8. Well, let’s just say my first manuscript is still a work in progress, but after publishing a story in Awethology Light, I feel that I have a story in me worth telling. I wrote a novel called Epiphany High for NaNoWriMo 2015, that I am in the process of revising, and hope to get published in 2016. The only advice I can give writers is to keep writing, even if an idea comes into your brain at 2 AM. I find that my best writing takes place after midnight when I’m trying to sleep, so keep taking advantage of your writing excursions any time you get an idea.
    Also, let your environment speak inspiration to you. If you have wind chimes on your porch, or is there’s something outside your home that you like to watch or listen to, when those aspects of your environment begin to talk to you, just close your eyes and let the creative juices start flowing. You might surprise yourself with the myriad of ideas that come flooding into your mind. Your characters may even talk to you. These are the tips I have found that work for me. Happy writing, and God bless.

  9. After studying the industry for almost four years, this February I published my first book with two short stories in it (based on a new concept I’ve developed for stories.) Now here I am, almost a year later, and even with all the research I did before starting I can honestly say it’s been a challenging — but ultimately fulfilling — year. I gave myself three years to see this through before deciding whether to stick with it for the long haul. Let’s see where Year 2 and Year 3 take me!

      1. Of course, I’d like a larger readership. Who doesn’t? Mine is pretty small right now. But the process has definitely been fulfilling, professionally and creatively. So in that regard, yes, I’m completely satisfied. Thanks for your good wishes!

  10. I really connected with this article! I am the author of two traditionally published novels this year. I have spent the year learning how difficult the publishing industry is, especially as a new author! I loved the last tip about separating your publishing and writing successes. It is so easy to focus on your publishing failures and lose track of your writing successes. Thanks for the reminder that the publishing industry is volatile and if you only focus on that, you will forget about the great things happening.

  11. Your article inspired me, and gave me a few bullets I hadn’t read in books. I love the fact that you have established quite a community of writers here. Good work. I also like your name. Marsha Lee Morris Ingrao 🙂 aka tchistorygal

  12. Great article, I joined a writing group in the last six months and I can connect with a log of these points. Wonderful, thank you!

  13. As someone who has several unedited/languishing NaNoWriMo manuscripts, and mainly blogs, I’m finding many of these comments of great interest. I’ve been writing since I was around six or seven years old but stopped for many years after I became an adult. I started a blog in 2009. I am still so unsure of where I want to go with an activity that I have rediscovered after so many years.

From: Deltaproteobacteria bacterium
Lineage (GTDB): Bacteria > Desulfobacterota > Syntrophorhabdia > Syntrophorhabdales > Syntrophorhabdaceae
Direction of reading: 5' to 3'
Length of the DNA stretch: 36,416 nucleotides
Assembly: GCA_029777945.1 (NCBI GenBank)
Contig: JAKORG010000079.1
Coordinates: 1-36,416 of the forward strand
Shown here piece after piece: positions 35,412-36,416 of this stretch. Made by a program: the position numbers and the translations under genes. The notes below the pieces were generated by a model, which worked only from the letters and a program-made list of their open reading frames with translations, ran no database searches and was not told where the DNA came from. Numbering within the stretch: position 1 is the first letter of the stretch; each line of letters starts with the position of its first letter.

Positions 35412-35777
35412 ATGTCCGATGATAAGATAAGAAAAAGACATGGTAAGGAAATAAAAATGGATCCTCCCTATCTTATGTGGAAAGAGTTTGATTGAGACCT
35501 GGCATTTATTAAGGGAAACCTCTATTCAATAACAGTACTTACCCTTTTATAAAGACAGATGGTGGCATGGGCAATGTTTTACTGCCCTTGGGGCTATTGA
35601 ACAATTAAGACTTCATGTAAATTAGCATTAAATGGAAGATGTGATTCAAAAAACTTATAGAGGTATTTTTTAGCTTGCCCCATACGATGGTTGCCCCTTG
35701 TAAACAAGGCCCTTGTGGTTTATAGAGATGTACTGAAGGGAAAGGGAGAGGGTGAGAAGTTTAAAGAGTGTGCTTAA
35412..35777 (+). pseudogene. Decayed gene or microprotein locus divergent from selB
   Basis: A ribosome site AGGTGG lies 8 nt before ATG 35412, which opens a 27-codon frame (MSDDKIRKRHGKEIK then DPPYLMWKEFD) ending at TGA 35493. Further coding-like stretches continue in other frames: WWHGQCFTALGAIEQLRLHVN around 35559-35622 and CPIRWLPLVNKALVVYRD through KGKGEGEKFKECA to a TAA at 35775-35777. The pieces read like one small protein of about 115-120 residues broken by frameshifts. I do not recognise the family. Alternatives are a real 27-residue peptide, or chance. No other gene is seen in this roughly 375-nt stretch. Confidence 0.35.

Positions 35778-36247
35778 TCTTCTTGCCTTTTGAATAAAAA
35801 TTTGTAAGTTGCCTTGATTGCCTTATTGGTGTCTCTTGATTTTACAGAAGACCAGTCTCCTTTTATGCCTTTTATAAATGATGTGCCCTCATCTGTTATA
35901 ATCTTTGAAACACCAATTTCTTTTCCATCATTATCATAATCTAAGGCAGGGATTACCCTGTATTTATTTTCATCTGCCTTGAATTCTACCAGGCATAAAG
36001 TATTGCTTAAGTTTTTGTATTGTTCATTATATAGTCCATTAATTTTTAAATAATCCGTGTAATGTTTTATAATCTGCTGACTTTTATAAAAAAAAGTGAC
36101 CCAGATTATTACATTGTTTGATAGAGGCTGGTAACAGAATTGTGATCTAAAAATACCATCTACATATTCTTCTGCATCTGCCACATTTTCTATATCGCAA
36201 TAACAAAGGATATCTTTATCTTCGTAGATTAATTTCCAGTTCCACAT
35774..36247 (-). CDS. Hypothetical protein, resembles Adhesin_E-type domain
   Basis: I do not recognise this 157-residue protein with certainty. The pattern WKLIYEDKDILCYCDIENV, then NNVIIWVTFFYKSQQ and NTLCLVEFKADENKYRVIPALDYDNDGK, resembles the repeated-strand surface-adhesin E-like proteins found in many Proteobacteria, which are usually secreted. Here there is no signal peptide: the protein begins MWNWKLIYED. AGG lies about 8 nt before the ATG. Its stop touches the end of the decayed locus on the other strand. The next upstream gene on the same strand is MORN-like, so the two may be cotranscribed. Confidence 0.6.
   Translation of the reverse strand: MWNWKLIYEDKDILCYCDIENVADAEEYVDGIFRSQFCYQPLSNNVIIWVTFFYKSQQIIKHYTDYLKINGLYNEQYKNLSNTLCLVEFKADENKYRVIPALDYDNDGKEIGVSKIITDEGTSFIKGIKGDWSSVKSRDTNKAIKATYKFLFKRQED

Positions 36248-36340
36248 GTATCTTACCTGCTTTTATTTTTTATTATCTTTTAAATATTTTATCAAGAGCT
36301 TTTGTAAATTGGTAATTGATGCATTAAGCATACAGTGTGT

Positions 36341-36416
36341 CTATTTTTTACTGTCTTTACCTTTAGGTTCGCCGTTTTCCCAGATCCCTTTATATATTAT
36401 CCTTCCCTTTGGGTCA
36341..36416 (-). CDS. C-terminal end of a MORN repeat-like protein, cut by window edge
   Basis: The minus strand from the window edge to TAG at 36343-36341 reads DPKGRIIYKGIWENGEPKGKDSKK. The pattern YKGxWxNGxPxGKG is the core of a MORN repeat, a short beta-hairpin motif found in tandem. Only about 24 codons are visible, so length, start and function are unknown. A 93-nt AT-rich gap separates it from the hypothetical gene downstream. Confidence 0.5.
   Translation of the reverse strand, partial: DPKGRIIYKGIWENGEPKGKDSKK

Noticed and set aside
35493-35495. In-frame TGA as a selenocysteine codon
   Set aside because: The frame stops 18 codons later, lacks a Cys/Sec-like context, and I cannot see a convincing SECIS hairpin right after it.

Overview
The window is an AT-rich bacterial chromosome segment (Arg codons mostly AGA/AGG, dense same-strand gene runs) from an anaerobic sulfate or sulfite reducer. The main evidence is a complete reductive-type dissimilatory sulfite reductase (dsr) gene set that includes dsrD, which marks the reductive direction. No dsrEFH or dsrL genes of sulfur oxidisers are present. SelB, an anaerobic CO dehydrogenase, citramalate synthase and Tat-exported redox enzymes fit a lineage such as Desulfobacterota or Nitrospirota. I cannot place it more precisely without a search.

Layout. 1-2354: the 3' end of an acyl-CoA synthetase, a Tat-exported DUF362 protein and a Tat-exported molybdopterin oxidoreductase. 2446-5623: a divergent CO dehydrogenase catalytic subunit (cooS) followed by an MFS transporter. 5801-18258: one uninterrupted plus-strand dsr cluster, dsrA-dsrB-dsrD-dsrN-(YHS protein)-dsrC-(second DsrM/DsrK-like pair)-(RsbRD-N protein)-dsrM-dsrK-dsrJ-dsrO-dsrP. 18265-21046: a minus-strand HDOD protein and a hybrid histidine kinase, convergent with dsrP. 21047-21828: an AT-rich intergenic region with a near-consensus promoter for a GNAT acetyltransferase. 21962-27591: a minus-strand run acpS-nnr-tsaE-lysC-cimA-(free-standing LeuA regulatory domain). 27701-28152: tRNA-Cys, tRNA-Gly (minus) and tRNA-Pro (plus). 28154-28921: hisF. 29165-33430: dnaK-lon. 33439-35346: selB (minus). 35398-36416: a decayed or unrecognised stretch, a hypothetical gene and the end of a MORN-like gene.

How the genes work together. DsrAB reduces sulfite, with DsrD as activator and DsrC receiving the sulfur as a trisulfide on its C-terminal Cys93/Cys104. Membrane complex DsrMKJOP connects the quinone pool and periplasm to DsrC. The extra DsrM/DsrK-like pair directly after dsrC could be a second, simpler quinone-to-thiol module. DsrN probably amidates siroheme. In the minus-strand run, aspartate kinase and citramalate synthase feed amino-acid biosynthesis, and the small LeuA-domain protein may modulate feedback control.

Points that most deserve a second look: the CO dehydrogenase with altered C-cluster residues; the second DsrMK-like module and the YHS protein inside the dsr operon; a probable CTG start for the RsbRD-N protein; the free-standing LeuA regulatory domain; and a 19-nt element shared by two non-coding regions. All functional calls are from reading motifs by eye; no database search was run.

14. I published my first book this year, “Six Sisters”, a collection of novellas and am working in getting my novel into print. It is a painfully slow, totally laborious process which leaves little time for actual writing (and which is why I blog) – as an indie writer/publisher, you are forced to wear all the hats after you’ve tapped friends for help! – but it’s very satisfying to finally have something in print despite the doubling down on day and wrting jobs so I guess I’ll keep at it. Thanks so much for your informative blog!

  15. For me, this has been a year of live performance. I still send work to publishers, but I’m now finding there’s a lot of demand for people to stand up in front of an audience.

    This has helped my writing too, as it’s often immediately obvious when a sentence is too long, or when the tone isn’t quite right.

    Who knows what’ll happen in 2016?

  16. I’m writing the draft of my first novel and at this time i was learned that everything wrote in this first step must be erase and rewriten, because the idea is not ready until it becomes in story. You must put in words to notice what works and what doesn´t.

    Sorry for my english, i’m from Colombia. I love your blog 🙂

  17. It is extremely important to write down one’s dreams. Even if you wake in the middle of the night, go to your computer and write it down, before the memory fades. If nothing else, you’ll have material for a blog post. Seriously, if you get in the habit, it becomes easier to write down dreams in detail.

    1. Mark, if I went to my computer in the middle of the night, I’d still be there typing in the morning! But yes, you have to snatch it before the vividness fades. A friend gave me a pen with a light in the end – perfect for midnight scribbling.

  18. GAH! I hate #4 as there has been a large poop storm in my life around that very decision. I forget to think about $$$$ and think instead about TIME. I have a lot to write and who cares if it’s publishable or money makeable. I just want to be true to it and focus on my craft for the first time in my life…I’m NOT good yet but i know I can be and I’m willing to do the work, I can just grow a garden and not have to have a job because then I’ll have food, right? Thank you for this post. Really good advice!